... and trained her, Ah did; and willin' to die for her, Ah am, if Ah can't pull un through no other way," he said, pausing before Cleek and giving him a black look, "A Derby winner her's cut out for, Lunnon Mister, and a Derby winner her's goin' to be, in spite of all the Lambson-Bowleses and the low-down horse-nobblers in Christendom!" Then he switched round and walked over to Sharpless, who had taken a pillow and ...
— Cleek: the Man of the Forty Faces • Thomas W. Hanshew

... neighbors to compromise whenever you can. Point out to them how the nominal winner is often the real loser—in fees, expenses and waste of time. As a peacemaker a lawyer has a superior opportunity of becoming a good man. There will always be enough business. Never stir up litigation. A worse man can scarcely be found than one who does this. Who can be more nearly a fiend ...
— The Story of Young Abraham Lincoln • Wayne Whipple

... have in fact continued unabated from the days of the supremacy of La Bourdonnais, Staunton, and Morphy, to the time of Steinitz's appearance in 1862, and, to the triumphs of Blackburne, Cap. Mackenzie and Gunsberg in our own days, and Bird the winner of the Tournament just held there, who has frequented the room for forty-five years, still plays the game, with a vigour equal to that displayed against the greatest foreign players in 1852, and with scarcely less success. The transactions in chess ...
— Chess History and Reminiscences • H. E. Bird

... 'That is the very thing,' laughed he, 'I will make him jump over that boat.' Andras was quite ready to accept the challenge, and they soon settled the terms of the wager. He who could jump over the boat without so much as touching it with his heel was to be the winner, and would get a large sum of money as the prize. So, followed by many of the villagers, the two men ...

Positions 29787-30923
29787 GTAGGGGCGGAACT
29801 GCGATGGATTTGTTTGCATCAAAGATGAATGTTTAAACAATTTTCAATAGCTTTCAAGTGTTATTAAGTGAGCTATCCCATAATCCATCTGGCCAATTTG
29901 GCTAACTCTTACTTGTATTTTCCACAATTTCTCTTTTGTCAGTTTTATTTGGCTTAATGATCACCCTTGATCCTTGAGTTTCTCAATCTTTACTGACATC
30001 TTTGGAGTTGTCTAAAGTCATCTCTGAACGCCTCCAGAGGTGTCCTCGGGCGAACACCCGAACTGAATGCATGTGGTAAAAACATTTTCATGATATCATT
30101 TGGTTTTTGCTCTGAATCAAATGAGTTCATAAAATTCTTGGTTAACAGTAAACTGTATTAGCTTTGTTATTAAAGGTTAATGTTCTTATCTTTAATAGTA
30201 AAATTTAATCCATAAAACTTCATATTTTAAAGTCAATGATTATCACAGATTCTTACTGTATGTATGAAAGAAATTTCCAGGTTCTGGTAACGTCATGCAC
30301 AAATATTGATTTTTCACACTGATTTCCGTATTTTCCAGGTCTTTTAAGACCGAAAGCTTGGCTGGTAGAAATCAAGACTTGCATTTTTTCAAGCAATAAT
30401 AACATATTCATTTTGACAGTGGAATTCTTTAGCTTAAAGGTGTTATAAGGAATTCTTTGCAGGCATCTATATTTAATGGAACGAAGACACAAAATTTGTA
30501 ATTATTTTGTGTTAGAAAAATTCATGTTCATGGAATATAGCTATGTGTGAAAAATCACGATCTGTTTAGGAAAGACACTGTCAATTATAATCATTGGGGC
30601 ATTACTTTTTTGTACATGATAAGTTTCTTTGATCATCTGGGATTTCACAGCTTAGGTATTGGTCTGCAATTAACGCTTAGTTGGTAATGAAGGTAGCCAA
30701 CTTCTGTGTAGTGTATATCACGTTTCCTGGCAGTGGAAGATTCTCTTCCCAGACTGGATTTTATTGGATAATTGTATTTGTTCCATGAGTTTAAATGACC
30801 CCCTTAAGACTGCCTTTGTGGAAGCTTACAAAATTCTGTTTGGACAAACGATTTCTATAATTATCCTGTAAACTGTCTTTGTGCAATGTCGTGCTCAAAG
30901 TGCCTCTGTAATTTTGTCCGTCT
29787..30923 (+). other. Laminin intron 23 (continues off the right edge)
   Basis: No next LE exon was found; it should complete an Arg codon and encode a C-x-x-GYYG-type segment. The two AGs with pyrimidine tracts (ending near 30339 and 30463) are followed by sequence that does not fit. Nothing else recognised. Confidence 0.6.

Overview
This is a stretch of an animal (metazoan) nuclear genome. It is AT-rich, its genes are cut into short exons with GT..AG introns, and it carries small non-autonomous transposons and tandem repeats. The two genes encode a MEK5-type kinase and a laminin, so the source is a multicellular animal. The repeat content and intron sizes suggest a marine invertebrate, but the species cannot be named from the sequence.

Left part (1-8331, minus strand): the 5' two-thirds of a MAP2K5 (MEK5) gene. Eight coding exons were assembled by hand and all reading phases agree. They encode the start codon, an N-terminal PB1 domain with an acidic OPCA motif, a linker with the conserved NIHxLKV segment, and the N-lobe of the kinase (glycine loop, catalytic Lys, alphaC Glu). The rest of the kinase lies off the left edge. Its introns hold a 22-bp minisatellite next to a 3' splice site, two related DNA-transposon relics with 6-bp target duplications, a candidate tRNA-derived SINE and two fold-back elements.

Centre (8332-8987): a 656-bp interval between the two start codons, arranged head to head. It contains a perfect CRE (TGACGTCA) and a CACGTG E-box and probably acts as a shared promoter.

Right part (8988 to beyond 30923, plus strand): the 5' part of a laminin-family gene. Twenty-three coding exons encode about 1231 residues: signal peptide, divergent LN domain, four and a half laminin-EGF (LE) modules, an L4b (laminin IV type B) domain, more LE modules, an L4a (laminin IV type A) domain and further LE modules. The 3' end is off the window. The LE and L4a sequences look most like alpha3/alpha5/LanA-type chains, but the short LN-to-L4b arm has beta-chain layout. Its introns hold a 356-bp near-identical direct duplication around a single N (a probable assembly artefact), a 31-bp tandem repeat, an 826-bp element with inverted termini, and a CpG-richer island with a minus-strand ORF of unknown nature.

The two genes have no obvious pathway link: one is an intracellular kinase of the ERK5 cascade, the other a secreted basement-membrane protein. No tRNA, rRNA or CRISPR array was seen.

— The Orange Fairy Book • Andrew Lang

... Campbell! You've won the Fraser. See your little name tacked up there at the top of the list, bracketed off all by itself for the winner? 'Elliott H. Campbell, ninety-two per cent.' A ...
— Lucy Maud Montgomery Short Stories, 1905 to 1906 • Lucy Maud Montgomery

... Somerfield was leaning forward now, using his whip freely, but it was clear that his big chestnut was beaten. The Prince, with merely a touch of the whip and riding absolutely upright, passed him with ease, and rode in a winner by a dozen lengths. As he cantered by the stand, they all saw the cause of his momentary stagger. One stirrup had gone, and he was riding with ...
— The Illustrious Prince • E. Phillips Oppenheim

... allies, the British, at Vincennes and Kaskaskia. Hamilton, the governor at Detroit before de Peyster, was captured by him, and the Yengees held him a prisoner in Virginia. This Clark is cunning like the fox, and has teeth like the wolf. He is the winner of victories, and the men from Kentucky are ready to fight around ...